Thriller writer Phillip Margolin taught one of the classes I most appreciated. He was working full time as a lawyer when he wrote his first book and spoke about how to write a novel in your spare time. As neither I, nor most writers I know, have the luxury of not working while writing our breakout novels, what he had to say was especially helpful.
Let’s start with a couple of general rules.
First, writing is writing. This means that whether you write poetry, lurid romance novels, literary fiction or graphic novels, that writing—the words you use to paint a picture—is just as valid and worthwhile as any other writing. You don’t have to be James Joyce or F. Scott Fitzgerald or write a classic, to write something worthwhile. Write what makes you happy, what excites you, and it will shine through and excite your readers also.
Second, writing is hard work. Many people have the idea that writers goof off most of the time, great ideas float into their heads like magic, and it all get onto the page and off to the publisher with minimal fuss. This is totally bogus. The biggest thing that distinguishes published writers from non-published writers is doing the work. Everyday.
Lastly, writing is a learned skill. Like any new skill, the more you do it, the better and easier it will become. This brings us to ‘rejection’. It is normal to have early works rejected. Don’t give up. It may take awhile to be published but it definitely won’t happen unless you keep writing.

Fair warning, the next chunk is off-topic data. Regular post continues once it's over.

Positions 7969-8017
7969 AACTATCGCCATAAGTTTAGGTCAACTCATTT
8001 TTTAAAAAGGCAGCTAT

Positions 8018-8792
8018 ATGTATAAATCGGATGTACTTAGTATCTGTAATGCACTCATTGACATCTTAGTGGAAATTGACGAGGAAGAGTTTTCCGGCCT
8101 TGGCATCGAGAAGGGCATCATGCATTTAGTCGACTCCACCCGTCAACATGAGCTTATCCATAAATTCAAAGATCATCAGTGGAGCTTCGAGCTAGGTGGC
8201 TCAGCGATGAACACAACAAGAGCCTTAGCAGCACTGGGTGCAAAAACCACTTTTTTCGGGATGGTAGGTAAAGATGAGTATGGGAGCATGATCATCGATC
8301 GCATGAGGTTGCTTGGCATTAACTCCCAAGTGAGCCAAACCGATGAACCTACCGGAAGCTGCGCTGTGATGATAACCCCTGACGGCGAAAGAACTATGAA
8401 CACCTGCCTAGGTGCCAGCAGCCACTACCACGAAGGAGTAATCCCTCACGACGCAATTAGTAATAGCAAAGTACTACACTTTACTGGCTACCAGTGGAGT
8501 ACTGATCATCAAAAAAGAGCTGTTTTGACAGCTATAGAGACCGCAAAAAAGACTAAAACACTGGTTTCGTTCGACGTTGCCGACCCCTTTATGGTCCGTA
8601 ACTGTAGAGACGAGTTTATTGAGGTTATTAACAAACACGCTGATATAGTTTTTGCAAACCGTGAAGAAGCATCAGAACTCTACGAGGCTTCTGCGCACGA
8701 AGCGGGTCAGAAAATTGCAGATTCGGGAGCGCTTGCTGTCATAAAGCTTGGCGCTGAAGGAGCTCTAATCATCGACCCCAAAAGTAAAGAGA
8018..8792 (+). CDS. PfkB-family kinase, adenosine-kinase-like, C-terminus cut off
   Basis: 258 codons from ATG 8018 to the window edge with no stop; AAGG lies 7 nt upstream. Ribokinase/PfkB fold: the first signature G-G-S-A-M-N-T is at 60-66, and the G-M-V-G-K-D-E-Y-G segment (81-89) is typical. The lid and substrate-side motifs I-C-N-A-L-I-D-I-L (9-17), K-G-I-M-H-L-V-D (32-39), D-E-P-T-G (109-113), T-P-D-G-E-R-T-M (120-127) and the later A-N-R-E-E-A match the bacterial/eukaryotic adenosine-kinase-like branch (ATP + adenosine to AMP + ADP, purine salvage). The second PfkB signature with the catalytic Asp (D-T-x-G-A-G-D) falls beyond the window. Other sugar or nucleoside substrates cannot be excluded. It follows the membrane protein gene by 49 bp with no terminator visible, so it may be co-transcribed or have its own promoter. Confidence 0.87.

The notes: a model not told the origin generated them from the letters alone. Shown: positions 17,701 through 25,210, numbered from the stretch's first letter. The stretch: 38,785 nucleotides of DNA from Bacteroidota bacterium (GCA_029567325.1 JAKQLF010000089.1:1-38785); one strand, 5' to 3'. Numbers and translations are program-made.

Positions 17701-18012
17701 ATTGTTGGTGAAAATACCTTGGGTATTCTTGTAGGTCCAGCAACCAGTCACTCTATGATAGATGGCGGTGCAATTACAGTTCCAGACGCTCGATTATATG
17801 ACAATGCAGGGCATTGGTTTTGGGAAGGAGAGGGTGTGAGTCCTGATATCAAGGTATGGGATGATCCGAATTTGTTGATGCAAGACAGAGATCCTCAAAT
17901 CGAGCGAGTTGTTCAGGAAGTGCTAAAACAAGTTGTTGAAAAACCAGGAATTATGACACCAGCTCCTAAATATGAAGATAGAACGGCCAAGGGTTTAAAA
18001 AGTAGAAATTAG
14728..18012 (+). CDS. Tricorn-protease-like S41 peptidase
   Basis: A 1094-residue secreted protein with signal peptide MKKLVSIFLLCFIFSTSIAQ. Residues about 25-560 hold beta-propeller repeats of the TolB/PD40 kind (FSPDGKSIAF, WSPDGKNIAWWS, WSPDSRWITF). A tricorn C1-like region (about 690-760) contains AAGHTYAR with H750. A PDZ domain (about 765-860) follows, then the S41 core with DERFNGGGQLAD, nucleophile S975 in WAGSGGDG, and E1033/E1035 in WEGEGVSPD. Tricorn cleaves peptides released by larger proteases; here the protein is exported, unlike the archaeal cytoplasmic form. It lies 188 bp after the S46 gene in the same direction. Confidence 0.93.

So you’ve got a full time job, kids and husband, a house to clean, friends and the latest movie to see. When to write that story you’ve had in the back of your head for years…
The obvious answer would be every chance you get. Here are some ideas:
• Change your concept of time. Don’t put artificial deadlines on yourself…it will take as long as it takes. Some books take years to be written and that is OK.
• Turn off your TV. The average American watches 151 hours of television a month. That works out to four to five hours a day…time that could be spent writing.
• Write one page a day. At the end of one year, you’ll have a 365-page story. Write two pages a day and you’ll have War and Peace.
• Analyze your day. What activity could you cut back to get a little extra time? Just 30-minutes a day and your novel could be written in a year. The key is to be consistent. Make excuses, and it will never be done.
Sometimes things come up and you can’t write for a few weeks or months. OK—don’t panic. As soon as possible, pick up your writing again. Read through your entire novel to date so you can get back into the head of your character and resist the desire to edit. Your entire goal should be to get the story onto the page. Rewrites are for editing and cleaning up your manuscript. This is only done after your entire story is written.
So…writing a novel in your spare time can, and has been done…get to writing yours!
Good Luck and happy writing!